Last week’s blog was solely about the fires we had experienced in the Monts D’Arrée and their impact on the area.
Thankfully this week has been much less dramatic – although 3 fire engines driving at speed down Hent Gorreker with their blue lights flashing at 2300 yesterday caused some concern! We couldn’t see where the eventually ended up but, as Hent Gorreker is not a short cut to anywhere, we feared that something bad had started again.
That fear was in part possible as, during the week, the Gendarmes had confirmed their initial suspicions that some of the original fires had been started deliberately, was accurate. Whether they will ever discover the individual or individuals who were responsible remains to be seen.
Thankfully, the fires are now all extinguished and the roads previously closed have been re-opened. The Monts D’Arrée look very different now to a couple of weeks ago.
For work, I have managed to progress a few annual tasks including continuing with some weeding – why is it that even when everything else is suffering so badly from a lack of rain, the weeds happily continue growing?!
I have given the wisteria its summer prune, an activity that becomes bigger, more difficult and a little bit more daunting each year.
I didn’t take a before picture but, as the wisteria gets bigger each year, the amount of new growth it puts on also gets more. It is amazing how quickly its tendrils grown and get under the slates and between the stones. I am very keen to cut these out each year but more to retain, and control, its shape which we’re happy with now as we train it across the front of Priory.
I have carried on with some more hedge cutting, one side of one leg around the petanque pitch, which I hope to continue next week.
Something else I’m continuing to do is ‘clear’ the garage. Three of the items that are in there are old cider barrels that we bought to make tables for the new party barn / petanque pitch area. They were delivered a year ago and I have been using them as stands / benches for other projects since, but now I want to actually finish those so they can be clear of the garage. (David would argue I could just store them elsewhere before actually working on them, so emptying the garage faster!)
As I wanted to sand them and re-stain the barrels, I thought it would be a better job if I removed the hoops to make it easier and give a better finish, especially as we want to paint the hoops a different colour too. Of course, when the hoops are removed, there is nothing to hold the staves against the heads so I had to devise a way to prevent them falling apart and into make-your-own-barrel kits!
This proved a little harder than I expected but I managed to get to a point where, as long as I handle them gently, they are staying together but I will be happier when I have replaced and secured the hoops again.
We have also been a little more active in the last couple of weeks as lots of events occur in the summer season.
We initially set ourselves a goal of trying to do something ‘cultural’ each month, although haven’t been great at achieving that. A couple of weeks ago we went to a small concert at a local bar – which was brilliant, and last week we went to Morlaix for dinner. Having our pre-dinner drinks at one of our favourite bars, Ty Coz which overlooks the old market square, we could see they were setting up for an evening show. Sadly, because we had a dinner reservation we couldn’t stay and watch but we need to be better at getting out and about and taking advantage of the huge number of events around.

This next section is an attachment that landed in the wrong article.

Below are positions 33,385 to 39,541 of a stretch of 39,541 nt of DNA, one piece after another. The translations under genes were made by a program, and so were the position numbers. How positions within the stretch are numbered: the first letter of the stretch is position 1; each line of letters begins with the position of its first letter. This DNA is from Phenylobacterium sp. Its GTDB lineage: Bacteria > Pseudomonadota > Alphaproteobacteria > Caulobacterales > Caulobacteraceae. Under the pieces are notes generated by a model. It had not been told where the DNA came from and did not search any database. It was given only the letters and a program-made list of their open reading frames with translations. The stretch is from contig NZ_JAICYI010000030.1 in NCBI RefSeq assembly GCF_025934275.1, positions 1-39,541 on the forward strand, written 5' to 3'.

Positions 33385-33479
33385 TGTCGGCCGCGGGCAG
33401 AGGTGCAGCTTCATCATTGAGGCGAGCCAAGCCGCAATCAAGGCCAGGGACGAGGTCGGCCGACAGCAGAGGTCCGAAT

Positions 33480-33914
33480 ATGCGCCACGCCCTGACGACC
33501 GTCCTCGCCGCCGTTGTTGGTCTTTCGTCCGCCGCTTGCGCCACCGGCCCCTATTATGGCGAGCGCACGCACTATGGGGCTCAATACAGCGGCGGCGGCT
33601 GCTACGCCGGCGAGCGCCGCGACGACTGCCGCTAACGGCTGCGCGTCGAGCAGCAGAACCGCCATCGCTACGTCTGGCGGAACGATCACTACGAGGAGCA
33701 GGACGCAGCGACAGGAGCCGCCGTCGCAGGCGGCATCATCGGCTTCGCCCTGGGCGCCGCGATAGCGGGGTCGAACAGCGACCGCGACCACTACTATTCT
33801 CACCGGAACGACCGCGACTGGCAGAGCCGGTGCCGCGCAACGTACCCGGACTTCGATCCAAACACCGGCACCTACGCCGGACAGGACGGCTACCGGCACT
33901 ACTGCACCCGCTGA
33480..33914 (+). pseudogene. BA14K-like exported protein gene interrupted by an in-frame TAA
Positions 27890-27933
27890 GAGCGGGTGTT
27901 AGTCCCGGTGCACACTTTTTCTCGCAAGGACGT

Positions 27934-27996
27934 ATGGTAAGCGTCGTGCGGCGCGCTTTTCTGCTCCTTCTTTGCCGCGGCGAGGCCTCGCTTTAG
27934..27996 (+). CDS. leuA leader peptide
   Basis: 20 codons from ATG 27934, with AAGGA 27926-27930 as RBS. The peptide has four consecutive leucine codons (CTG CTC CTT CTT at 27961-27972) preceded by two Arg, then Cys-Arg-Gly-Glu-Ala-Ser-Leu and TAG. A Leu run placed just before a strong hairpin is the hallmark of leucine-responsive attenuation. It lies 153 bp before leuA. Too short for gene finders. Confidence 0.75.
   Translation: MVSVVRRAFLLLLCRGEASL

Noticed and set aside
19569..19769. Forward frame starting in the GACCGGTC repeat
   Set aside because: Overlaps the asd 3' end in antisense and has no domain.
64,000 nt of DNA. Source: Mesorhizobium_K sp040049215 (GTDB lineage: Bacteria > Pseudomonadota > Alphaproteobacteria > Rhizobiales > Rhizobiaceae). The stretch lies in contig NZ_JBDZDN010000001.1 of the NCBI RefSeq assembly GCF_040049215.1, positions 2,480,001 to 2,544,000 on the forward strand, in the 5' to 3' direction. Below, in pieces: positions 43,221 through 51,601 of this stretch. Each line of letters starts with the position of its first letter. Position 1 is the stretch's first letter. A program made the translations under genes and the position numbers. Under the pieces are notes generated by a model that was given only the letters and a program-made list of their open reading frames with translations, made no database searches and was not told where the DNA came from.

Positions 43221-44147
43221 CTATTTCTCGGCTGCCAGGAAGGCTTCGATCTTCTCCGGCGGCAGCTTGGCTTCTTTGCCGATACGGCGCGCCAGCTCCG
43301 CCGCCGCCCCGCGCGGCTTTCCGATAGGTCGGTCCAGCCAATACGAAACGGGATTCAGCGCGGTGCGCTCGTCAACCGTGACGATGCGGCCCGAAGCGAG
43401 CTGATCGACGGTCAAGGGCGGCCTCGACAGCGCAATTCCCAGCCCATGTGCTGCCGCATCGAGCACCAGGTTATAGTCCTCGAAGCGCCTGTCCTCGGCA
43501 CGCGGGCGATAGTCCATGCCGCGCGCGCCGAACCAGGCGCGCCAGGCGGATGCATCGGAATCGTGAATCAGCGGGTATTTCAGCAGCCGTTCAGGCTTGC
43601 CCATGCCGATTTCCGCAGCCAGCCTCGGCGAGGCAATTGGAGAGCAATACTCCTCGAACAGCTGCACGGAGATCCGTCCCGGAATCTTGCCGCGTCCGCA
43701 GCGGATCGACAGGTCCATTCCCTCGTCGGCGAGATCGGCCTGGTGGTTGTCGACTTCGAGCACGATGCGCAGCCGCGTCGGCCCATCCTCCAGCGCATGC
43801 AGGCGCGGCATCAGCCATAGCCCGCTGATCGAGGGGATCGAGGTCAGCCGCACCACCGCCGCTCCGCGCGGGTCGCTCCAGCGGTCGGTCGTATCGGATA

A couple of weeks ago, you will have seen that we made a list of the best places to stay in Northern France in the national media. I don’t mean to keep bringing this up(!) but, in the last week there have also been media articles on the best beaches in France – and a couple of them are within easy reach of us.
While we are not ‘on the coast’, where you would generally visit the same beach all the time, one of the beauties of our location is that there are so many different beaches you can visit on the north, west or south coast of Brittany.
The Grauniad newspaper lists 3 beaches in Brittany amongst the best – 2 of them actually are in Brittany but that’s a minor detail – one of them is Carantec, between Morlaix and Roscoff and a great family-friendly beach. Brittany Ferries has the Ile Vierge beach on the Crozon peninsular as its top choice which is also fabulous – although for the more adventurous to get to. On top those selected in the articles there are miles and miles of safe and accessible beaches with white sand, shale or pebble to suit absolutely everyone.
Brittany Ferries have also released all their sailing dates up to November next year too – so while it is still summer holiday season 2022, it’s not too early to be thinking about next year … I have to point out that we’re not sponsored by Brittany Ferries in anyway but for a means of crossing the channel, they don’t seem to have been impacted at all in the way Dover has.
As a child we invariably holidayed in France and the sailing was all part of the holiday adventure. Being based in western France, Brittany Ferries ports are closer to us (Roscoff – 45 minutes; St. Malo – 2 ½ hours; Caen – 4 hours) and all are attractive towns worth a visit in their own right. Driving in France is so much more pleasurable (not to say predictable and reliable) than in the UK, if Portsmouth or Plymouth are easy to get to – there is always a better option than Dover!
Have I sown a seed of thought for your summer holiday 2023?
See you then!